Jump to content
  • Who's Online   0 Members, 0 Anonymous, 56 Guests (See full list)

    There are no registered users currently online

  • 0
Syrallas

Why You Always Need To Create .isos

Question

Hi out there.

 

I just completed my first decent length (about 40 minutes) slideshow of a recent trip to Disneyland in California.

 

If anyone out there wonders if you should only "burn to disc"in MyDVD and not burn an .iso, take a look at this "beauty" of a burn I just got!

 

0burnar2.gif

 

Haven't had a zero in a while!

 

Lite-On Burner, previously good batch of Sony DVD-R discs, 4x speed!

 

Try making a good copy of this disc for the relatives!! :lol: :lol: :lol:

 

Lesson: ALWAYS create an .iso image. Then, like in this case, you only throw out a bad disc, not the disc plus all the time encoding your project!

Share this post


Link to post
Share on other sites

4 answers to this question

Recommended Posts

  • 0

That would be a bad burn, Tom. LOL.

 

If you have a production, that is 2 hours, or longer, go the Folder Set route. The .iso route will choke on a long video.

Share this post


Link to post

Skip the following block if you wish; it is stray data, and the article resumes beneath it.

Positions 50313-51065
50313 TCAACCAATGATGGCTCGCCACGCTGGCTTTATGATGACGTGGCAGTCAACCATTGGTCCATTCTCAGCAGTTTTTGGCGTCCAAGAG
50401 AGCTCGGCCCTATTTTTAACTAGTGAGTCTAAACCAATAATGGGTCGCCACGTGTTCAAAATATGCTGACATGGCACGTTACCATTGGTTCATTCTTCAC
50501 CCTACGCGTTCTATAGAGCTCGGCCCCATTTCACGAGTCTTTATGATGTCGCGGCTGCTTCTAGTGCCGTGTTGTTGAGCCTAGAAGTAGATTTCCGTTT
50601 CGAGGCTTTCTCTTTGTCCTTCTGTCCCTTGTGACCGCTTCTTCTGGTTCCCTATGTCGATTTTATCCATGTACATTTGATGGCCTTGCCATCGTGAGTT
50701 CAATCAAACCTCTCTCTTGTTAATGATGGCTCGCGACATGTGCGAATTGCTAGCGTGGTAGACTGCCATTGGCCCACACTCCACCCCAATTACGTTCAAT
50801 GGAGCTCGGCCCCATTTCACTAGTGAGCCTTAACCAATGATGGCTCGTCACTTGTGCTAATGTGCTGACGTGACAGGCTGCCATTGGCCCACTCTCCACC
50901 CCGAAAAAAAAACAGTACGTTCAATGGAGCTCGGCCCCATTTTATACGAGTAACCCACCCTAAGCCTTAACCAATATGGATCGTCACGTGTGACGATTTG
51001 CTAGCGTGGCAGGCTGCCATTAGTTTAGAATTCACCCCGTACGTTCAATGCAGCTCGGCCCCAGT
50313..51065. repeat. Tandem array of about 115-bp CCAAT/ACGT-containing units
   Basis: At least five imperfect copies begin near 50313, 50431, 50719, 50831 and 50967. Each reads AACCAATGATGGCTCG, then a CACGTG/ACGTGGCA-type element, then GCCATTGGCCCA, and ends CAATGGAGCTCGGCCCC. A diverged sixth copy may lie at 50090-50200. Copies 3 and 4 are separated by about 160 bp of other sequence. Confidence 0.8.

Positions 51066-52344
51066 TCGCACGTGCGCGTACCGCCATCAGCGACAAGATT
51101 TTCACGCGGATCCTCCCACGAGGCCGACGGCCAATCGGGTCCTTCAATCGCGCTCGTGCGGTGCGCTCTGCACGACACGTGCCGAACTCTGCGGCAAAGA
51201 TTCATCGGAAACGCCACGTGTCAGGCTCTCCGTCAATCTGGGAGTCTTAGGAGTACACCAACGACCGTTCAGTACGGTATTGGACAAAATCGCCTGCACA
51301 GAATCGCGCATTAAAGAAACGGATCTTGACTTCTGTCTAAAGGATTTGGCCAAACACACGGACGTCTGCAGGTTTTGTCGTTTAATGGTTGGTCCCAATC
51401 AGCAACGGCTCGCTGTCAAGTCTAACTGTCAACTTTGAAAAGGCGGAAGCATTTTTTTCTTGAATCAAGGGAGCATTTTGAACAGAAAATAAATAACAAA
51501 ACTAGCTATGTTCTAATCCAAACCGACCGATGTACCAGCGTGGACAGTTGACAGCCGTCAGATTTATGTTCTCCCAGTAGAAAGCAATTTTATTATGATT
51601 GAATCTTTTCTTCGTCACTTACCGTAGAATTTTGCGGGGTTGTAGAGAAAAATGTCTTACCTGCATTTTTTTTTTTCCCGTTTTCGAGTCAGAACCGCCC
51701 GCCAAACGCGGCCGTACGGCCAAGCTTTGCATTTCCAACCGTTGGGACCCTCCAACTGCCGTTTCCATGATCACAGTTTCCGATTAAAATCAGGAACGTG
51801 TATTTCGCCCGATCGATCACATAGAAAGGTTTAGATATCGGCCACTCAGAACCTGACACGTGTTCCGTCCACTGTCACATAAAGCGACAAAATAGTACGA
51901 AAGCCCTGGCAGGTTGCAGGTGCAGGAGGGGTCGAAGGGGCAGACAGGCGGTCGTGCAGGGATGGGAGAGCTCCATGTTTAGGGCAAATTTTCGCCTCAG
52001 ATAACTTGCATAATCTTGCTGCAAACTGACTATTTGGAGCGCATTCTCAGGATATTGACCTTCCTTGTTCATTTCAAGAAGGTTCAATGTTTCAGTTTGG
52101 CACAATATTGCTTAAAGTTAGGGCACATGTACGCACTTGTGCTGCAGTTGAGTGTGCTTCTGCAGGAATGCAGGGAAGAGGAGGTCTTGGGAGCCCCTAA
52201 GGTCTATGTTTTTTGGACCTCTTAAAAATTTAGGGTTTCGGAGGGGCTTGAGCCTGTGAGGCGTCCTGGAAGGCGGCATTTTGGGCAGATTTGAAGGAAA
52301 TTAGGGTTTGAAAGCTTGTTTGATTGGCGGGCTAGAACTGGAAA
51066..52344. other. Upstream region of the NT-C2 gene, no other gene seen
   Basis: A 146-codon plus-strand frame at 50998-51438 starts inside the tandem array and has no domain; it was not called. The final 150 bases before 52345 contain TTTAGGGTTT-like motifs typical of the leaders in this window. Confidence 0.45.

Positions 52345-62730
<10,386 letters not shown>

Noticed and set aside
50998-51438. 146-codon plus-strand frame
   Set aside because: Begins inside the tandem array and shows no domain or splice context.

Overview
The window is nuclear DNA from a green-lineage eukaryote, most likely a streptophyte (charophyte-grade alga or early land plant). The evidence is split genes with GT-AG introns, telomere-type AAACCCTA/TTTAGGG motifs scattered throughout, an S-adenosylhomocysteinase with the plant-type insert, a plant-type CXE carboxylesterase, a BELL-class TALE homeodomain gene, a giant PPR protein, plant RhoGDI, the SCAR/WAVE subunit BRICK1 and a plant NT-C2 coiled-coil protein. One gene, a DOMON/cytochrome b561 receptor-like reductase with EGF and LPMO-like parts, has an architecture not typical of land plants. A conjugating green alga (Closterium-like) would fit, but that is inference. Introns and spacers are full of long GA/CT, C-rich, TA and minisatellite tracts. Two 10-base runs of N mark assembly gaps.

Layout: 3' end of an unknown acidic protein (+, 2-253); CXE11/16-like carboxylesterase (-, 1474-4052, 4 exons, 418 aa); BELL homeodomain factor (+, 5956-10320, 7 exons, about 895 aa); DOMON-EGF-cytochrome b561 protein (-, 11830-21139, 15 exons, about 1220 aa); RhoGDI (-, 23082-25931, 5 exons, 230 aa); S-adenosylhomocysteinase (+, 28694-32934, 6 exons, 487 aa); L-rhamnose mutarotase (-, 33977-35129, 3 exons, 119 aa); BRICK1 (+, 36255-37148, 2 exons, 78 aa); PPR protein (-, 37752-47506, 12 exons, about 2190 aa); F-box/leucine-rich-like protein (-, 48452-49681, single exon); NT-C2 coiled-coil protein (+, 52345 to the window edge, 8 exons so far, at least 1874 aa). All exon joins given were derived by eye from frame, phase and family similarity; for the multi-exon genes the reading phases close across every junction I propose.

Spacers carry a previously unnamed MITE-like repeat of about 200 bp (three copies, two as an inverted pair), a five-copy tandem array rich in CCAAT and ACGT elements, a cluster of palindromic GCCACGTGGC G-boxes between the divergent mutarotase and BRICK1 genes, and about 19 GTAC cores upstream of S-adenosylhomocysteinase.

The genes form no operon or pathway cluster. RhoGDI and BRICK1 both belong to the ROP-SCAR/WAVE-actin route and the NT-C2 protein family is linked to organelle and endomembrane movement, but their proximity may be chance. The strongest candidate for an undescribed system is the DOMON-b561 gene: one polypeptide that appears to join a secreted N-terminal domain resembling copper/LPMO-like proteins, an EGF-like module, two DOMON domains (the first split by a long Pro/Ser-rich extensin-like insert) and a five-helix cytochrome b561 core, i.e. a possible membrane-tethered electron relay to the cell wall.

Share on other sites
  • 0
Those 16D1 Sonys usually work quite well for me.

That's what was so puzzling. I've burned about 40 or so from the same spindle so far and never got a quality score below a 90.

 

On closer inspection of the actual disc, for some reason the side on which you burn data seems to have permanent "water marks" on it -- like if you let water air dry on it -- but the stains don't leave. Obviously I'll look at both sides of the disc for the rest of the spindle before trying to burn anything.

 

Here's another snapshot of that disc's problems after I ran it through disc speed at 8x (w/o the statistics) -- clearly an awful burn!

 

0burnhj2.gif

 

 

 

 

Share this post


Link to post
Share on other sites
  • 0
On closer inspection of the actual disc, for some reason the side on which you burn data seems to have permanent "water marks" on it -- like if you let water air dry on it -- but the stains don't leave. Obviously I'll look at both sides of the disc for the rest of the spindle before trying to burn anything.

 

I'd say the manufacturers "blew the mission" with that disc, Tom. The dye coating process failed to go uniformly. Unfortunately some makers' QC isn't quite as good as others, and you'd hope a disc with visible faults would get caught.

 

 

Share this post


Link to post
Share on other sites

Create an account or sign in to comment

You need to be a member in order to leave a comment

Create an account

Sign up for a new account in our community. It's easy!

Register a new account

Sign in

Already have an account? Sign in here.

Sign In Now

×